The Diamond Triathlon was founded in 2012 to commemorate one of the biggest years of the century for Great Britain, with the Queen's Diamond Jubilee and the Olympics descending on the capital. To commemorate, Human Race and British Olympic legend Daley Thompson launched a brand new multisport event designed to get everyone involved in the UK's fastest growing mass participation sport. With multiple distances on offer and plenty for spectators to do, there really is something for everyone!
The event is held at the Olympic rowing centre for the 2012 Olympics. Eton College Rowing Centre, Dorney Lake, Windsor.
Races and Distances
- Olympic Triathlon: 1.5km swim, 42.4km bike, 10km run.
- Sprint Triathlon: 750m swim, 21.2km bike, 5km run.
- Novice Triathlon: 400m swim, 10.6km bike, 2.5km run.
- Taster: 200m swim, 5.3km bike, 2.5km run.
- Taster (11-14 years olds): 200m swim, 5.3km bike, 1.8km run.
Kicking off the day is a children’s scootathlon which involves a 390m scoot, 390m bike ride and a 250m run with medals on offer for all finishers. The Littlelife Scootathlon is a mini fun triathlon for children between the ages of 4 and 8 where they scoot, bike and run. Boys will race with girls at the same time in various age categories. The race begins with a 390m 1 lap scoot (any scooter is suitable) then it’s into transition, put down the scooter and pick up the bike and cycle the 390m lap. Then it’s back into transition for the last time, leaving the bike next to the scooter and then out for the final 250m run to the finish gantry.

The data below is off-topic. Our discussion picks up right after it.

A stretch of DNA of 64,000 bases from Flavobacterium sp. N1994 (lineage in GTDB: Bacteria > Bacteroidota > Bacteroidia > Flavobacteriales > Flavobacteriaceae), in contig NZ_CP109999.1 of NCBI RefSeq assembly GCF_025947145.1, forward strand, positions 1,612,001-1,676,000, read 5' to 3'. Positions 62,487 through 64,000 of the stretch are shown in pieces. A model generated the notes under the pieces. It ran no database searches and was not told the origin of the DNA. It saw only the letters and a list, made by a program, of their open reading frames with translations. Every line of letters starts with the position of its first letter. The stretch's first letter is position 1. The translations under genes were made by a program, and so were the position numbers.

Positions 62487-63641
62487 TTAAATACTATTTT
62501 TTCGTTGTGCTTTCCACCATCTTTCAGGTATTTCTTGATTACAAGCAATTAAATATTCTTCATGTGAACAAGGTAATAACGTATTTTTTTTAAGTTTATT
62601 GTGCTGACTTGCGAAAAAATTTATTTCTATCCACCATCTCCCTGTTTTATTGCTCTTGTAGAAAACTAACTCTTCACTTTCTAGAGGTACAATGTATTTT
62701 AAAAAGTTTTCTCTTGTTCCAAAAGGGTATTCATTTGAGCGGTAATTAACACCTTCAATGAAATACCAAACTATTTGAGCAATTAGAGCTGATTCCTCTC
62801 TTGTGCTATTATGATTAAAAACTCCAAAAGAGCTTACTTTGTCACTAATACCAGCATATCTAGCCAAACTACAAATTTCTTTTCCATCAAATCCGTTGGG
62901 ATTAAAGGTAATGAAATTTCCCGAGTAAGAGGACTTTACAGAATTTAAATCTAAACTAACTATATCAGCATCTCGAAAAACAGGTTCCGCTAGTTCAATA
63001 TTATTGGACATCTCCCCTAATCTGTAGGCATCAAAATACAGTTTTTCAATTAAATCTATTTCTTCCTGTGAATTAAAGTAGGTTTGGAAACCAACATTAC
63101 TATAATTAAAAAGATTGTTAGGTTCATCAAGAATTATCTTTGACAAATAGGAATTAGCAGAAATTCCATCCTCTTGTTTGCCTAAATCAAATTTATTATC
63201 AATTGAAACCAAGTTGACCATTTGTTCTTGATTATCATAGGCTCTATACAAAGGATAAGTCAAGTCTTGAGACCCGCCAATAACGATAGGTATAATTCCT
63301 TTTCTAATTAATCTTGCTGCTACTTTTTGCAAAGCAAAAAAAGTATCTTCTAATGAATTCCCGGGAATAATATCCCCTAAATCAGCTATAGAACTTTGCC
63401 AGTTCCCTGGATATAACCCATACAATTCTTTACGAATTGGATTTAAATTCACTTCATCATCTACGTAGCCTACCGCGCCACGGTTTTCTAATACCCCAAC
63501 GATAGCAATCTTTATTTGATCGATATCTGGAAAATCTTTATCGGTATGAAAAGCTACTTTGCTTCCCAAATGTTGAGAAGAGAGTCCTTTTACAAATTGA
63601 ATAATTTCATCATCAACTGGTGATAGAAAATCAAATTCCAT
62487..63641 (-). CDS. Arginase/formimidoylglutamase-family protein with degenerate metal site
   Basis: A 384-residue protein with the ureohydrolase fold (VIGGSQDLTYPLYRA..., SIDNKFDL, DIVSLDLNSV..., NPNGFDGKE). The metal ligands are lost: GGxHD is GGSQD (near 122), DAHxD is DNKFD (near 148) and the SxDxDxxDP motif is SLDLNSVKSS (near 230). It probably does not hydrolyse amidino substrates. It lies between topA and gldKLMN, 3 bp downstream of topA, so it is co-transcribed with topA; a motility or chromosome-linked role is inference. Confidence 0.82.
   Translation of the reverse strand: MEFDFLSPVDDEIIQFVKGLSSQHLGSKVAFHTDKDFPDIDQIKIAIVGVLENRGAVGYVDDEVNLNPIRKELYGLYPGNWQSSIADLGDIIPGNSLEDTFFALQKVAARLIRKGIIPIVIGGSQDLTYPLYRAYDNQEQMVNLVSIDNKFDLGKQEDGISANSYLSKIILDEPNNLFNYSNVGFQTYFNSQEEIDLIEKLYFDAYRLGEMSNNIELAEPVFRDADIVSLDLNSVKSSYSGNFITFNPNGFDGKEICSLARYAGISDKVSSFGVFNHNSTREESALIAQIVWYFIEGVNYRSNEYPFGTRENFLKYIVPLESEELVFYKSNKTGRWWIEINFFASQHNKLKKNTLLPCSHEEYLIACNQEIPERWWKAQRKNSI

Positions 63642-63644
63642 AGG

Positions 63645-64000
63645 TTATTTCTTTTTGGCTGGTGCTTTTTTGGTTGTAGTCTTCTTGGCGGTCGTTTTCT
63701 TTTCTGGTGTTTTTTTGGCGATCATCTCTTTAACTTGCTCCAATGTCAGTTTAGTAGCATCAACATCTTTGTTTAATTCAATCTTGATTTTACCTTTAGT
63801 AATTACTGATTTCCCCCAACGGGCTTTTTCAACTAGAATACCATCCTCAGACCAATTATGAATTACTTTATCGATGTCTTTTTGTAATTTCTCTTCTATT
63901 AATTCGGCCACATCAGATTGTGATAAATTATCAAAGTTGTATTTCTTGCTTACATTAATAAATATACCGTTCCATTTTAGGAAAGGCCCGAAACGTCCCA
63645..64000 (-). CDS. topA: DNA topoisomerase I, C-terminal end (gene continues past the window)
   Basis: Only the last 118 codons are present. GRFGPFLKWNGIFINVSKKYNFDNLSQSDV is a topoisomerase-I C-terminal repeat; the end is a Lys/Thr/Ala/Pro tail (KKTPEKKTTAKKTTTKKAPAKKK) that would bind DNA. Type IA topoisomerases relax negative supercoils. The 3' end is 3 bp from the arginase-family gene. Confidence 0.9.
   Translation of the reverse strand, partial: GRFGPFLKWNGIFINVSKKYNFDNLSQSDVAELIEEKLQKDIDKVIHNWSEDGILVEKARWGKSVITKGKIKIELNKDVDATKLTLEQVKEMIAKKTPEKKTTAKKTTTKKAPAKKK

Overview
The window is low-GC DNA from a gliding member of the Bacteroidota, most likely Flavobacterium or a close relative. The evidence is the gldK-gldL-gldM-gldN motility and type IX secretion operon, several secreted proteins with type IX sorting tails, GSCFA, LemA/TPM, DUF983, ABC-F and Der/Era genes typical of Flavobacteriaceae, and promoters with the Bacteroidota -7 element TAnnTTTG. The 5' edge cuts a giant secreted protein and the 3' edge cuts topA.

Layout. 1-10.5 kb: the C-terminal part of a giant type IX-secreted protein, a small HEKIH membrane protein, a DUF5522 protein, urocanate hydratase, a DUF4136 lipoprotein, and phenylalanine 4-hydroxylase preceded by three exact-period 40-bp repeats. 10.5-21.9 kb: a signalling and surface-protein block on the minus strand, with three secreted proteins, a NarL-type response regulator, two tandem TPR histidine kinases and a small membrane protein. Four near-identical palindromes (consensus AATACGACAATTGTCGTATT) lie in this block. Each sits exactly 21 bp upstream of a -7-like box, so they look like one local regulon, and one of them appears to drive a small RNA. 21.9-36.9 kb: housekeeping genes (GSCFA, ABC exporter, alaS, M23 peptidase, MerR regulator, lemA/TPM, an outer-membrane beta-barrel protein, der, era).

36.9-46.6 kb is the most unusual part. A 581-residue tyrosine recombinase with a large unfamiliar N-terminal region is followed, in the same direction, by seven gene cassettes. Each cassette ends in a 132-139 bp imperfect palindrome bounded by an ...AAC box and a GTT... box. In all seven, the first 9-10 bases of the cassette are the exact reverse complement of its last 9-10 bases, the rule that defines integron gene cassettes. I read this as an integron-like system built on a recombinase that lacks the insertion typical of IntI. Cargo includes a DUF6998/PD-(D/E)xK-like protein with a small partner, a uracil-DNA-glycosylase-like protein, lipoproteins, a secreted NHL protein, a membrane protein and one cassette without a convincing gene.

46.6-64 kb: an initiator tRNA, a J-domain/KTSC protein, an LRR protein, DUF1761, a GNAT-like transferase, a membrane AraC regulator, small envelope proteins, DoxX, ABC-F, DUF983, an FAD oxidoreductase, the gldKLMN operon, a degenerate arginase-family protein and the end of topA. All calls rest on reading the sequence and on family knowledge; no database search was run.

Scooting, cycling and running will always be in an anti-clockwise direction and all three disciplines must be done wearing a helmet.
Before the Off
Parking is available near the course, however there is a 20-minute walk from the car park site to the event registration. Registration needs to be completed 1 hour prior to the start of your race, so be sure to leave plenty of time. Car parking is along the side of the bike course, accessed via the main access road.
Registration is open from 7am where race packs and electronic chips can be collected ready for your race.
Bikes are racked outside the boathouse for an easy and clear transition.
Before the event, Human Race (the event organisers) host an extended briefing and talk for first-time triathletes, which goes into extra detail of the health and safety details.
The swim takes place in the rowing lake, taking its form in laps depending on your distance. Whilst there isn’t a battle with the current of the sea, there are plenty of reeds lining the lake causing drag and sometimes difficulty for competitors, so it’s worth having a practice of swimming with undergrowth prior to the race.
The swim follows British Triathlon rules and so whether you are required to wear a wetsuit or not is governed by the water temperature 1 hour before the race. If the water is below 14 degrees, wetsuits are compulsory. If it's between 14 and 22 degrees, that means wetsuits are optional, and a temperature of more than 22 degrees means wetsuits are banned, so be prepared for all weather conditions - despite the unlikelihood of the hot weather in the UK, better safe than sorry!
There are so many races taking place that there is less of a crowd in each wave, enabling swimmers to have slightly more freedom.